By Connie Berry
A decision made in late spring last year to dissolve the Bishop’s Academies — at St. Charles, Holy Family, Most Holy Rosary and Cathedral Academy at Pompei — will result in the closure at the end of this school year of Bishop’s Academy at St. Charles in the Westvale neighborhood of Syracuse. The school opened 60 years ago. The decision was announced by representatives of the Catholic Schools Office in meetings with school staff and parents at each school on Monday evening, Jan. 10.
Late last spring Bishop Robert Cunningham announced that a parish/school viability study would be launched to determine whether or not the Academies would be able to continue as parish schools. Parish trustees and school commissions worked throughout the summer with support from the diocesan Catholic Schools Office to complete their viability reports for the bishop. Parents, alumni, school boards and pastors were involved in the process.
Catholic School Superintendent Chris
Mominey explained that the viability plans were submitted to the diocese in November.
“The bishop consulted with administrative staff and the diocesan school board and then rendered his decision,” Mominey said. “It was determined that from a stewardship standpoint it would be best to help students from Bishops’ Academy at St. Charles to transition to another Catholic school site so they could continue their Catholic education.”
The diocese will provide $650 to St. Charles students who continue their Catholic education at another diocesan school and Father Brian Lang, pastor of St. Charles Borromeo Church, has said the parish will assist parents by offering another $100 to assist in the transition.
“The most important thing at the moment is transitioning the children into a new school with the most positive attitude we can take with it,” Father Lang said. “An enormous amount of work went into this decision but that doesn’t dispel the grief that goes with it.”
Two of the other three schools involved, Most Holy Rosary and Holy Family, are to become parish schools again after this school year while Cathedral Academy at Pompei was told that its plan needs further study with the bishop’s decision expected in the near future.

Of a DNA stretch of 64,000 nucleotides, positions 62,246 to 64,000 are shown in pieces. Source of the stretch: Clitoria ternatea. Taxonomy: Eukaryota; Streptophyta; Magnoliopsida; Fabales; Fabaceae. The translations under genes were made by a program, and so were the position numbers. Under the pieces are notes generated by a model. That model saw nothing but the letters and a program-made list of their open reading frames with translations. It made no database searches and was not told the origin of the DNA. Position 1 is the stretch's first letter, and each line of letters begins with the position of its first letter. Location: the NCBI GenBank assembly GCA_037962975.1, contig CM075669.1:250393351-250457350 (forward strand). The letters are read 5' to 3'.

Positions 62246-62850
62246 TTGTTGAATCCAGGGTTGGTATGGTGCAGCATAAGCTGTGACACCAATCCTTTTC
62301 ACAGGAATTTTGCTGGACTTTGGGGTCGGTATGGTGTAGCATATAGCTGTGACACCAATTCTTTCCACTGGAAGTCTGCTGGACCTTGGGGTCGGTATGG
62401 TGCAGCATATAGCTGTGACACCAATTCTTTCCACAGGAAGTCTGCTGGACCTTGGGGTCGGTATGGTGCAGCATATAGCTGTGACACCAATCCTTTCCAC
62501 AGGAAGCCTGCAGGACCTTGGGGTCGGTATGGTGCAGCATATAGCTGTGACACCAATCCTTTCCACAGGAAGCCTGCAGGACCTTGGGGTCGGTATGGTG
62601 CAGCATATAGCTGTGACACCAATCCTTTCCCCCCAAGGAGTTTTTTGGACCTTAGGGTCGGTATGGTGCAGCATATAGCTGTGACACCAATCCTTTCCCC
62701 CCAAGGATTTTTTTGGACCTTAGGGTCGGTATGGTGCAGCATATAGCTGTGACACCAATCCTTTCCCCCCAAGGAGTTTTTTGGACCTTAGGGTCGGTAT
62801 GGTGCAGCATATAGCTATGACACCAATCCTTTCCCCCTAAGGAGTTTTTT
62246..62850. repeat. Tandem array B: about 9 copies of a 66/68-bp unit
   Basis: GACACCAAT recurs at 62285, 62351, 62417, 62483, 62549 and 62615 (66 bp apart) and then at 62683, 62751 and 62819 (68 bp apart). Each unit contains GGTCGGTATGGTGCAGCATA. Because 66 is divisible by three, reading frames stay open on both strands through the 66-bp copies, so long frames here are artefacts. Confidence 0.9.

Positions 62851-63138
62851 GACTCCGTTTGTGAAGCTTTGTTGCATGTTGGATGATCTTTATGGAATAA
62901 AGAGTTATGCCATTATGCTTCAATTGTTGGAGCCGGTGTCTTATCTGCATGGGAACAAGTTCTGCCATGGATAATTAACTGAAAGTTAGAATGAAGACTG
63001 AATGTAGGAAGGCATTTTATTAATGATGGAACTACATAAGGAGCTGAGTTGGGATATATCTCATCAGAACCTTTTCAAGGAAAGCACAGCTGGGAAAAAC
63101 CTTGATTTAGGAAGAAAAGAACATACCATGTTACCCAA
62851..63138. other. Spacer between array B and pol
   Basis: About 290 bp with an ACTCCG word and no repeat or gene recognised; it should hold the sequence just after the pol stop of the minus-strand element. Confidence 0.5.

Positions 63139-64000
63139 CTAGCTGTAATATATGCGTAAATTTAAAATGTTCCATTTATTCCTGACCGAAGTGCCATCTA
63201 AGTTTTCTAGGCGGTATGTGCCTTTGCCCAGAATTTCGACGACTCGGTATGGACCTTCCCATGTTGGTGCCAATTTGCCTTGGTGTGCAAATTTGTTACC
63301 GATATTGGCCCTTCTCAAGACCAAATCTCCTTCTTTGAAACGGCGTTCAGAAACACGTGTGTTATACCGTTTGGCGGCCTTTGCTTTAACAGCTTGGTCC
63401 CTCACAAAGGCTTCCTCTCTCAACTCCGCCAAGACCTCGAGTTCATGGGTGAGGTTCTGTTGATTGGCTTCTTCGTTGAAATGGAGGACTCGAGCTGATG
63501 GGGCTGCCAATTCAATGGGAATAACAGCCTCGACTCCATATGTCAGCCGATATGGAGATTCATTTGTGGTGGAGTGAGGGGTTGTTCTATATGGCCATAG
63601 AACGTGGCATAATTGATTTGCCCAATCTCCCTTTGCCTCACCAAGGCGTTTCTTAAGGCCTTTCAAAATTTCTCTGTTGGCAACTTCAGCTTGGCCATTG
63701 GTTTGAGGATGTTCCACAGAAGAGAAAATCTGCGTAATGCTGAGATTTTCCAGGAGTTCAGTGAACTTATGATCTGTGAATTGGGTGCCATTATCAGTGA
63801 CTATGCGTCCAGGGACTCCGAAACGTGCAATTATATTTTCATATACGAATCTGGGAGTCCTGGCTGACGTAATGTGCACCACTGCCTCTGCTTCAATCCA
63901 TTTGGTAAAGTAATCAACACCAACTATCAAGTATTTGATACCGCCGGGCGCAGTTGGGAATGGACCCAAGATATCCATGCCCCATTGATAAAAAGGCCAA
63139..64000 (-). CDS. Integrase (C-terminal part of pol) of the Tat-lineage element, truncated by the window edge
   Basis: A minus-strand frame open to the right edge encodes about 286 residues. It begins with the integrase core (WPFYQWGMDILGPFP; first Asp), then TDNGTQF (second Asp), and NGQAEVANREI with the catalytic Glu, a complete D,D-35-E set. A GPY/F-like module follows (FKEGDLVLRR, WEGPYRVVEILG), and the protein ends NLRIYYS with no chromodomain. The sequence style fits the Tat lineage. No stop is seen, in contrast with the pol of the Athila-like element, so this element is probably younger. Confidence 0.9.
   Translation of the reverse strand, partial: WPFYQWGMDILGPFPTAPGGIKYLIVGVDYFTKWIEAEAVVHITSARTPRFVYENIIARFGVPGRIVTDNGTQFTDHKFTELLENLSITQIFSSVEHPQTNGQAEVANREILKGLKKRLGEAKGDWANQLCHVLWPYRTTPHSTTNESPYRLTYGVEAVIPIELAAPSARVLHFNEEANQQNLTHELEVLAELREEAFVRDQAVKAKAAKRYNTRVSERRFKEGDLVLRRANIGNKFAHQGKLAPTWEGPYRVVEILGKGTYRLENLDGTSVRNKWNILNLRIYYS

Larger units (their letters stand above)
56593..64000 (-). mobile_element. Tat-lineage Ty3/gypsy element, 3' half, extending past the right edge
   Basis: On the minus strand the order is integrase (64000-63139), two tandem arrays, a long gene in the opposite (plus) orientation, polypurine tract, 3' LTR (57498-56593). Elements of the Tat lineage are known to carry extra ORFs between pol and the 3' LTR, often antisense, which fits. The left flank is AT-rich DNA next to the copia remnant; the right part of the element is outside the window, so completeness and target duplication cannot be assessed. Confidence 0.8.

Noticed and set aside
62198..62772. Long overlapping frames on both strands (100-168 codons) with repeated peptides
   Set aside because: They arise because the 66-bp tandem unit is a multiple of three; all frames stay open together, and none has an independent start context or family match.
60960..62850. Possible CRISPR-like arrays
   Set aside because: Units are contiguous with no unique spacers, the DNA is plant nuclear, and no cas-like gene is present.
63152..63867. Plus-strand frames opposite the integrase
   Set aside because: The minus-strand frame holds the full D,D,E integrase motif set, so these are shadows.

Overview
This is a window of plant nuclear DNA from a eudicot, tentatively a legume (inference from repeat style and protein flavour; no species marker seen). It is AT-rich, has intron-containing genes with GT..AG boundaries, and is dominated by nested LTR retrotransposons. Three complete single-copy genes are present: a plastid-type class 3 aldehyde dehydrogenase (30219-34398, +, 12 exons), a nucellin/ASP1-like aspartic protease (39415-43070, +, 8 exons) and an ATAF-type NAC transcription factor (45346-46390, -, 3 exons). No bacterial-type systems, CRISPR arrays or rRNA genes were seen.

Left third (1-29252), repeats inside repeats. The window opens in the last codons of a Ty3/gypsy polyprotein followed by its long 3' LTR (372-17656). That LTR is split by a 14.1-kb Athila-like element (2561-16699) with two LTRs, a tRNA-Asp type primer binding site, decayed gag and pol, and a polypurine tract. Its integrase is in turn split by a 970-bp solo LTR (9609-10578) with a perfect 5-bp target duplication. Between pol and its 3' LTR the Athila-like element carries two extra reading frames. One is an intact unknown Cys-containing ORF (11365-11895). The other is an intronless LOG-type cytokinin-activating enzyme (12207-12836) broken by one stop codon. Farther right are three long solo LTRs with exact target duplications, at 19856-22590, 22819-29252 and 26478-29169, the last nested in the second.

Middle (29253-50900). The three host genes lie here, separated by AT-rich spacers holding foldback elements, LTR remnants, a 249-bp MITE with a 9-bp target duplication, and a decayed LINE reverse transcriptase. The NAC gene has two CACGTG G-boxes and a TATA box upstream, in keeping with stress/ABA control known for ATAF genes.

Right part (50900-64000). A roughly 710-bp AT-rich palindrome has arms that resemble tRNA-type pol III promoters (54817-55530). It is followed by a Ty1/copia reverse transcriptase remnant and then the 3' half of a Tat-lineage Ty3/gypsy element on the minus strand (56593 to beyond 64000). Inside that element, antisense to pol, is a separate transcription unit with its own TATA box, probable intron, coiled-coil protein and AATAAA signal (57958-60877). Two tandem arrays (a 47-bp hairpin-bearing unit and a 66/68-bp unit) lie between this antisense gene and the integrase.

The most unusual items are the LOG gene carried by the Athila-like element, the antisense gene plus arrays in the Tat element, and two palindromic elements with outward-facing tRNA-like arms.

Father Fred Mannara, pastor of Most Holy Rosary Church, said the parents of Rosary students and the staff were very happy to hear they will remain open.
The meeting at Rosary was well attended and Father Mannara said it already opened discussion concerning how to sustain the school.
“I was very pleased with the discussion Monday night,” Father Mannara said. “This caused a conversation and it brought interest on the part of a lot of people and I’m hoping they can work together. I got a real good sense through the discussion that our people were there because they wanted to be and they want to support the school.”
Father Mannara said they will be working on ways to “stretch the dollar” even further and to find ways for others to support the school. “The diocese has been supportive but we will need help from friends of Catholic education,” he said.
The sense of having a parish school is different from the academy structure, according to Father Richard Prior, pastor of Holy Family Church. He has been pastor through the academy process and the parish school process and he said the parish school model provides more flexibility.
“We’re very happy to have our school back as a parish ministry at Holy Family,” Father Prior said. “We’re confident we can continue to provide the specials and the services the school has. We’re very excited and will work for a positive transition.”
St. Charles’ school principal Deacon Joseph Celentano has already led a prayer service for the students and staff at his school.
“Deacon Joe does an amazing job,” Father Lang said. “We’re determined to make the next six months the best the students and the staff have ever experienced. One thing that I’ve learned through this is that parents love their Catholic school and they are just as attached to the staff as they are to the school.”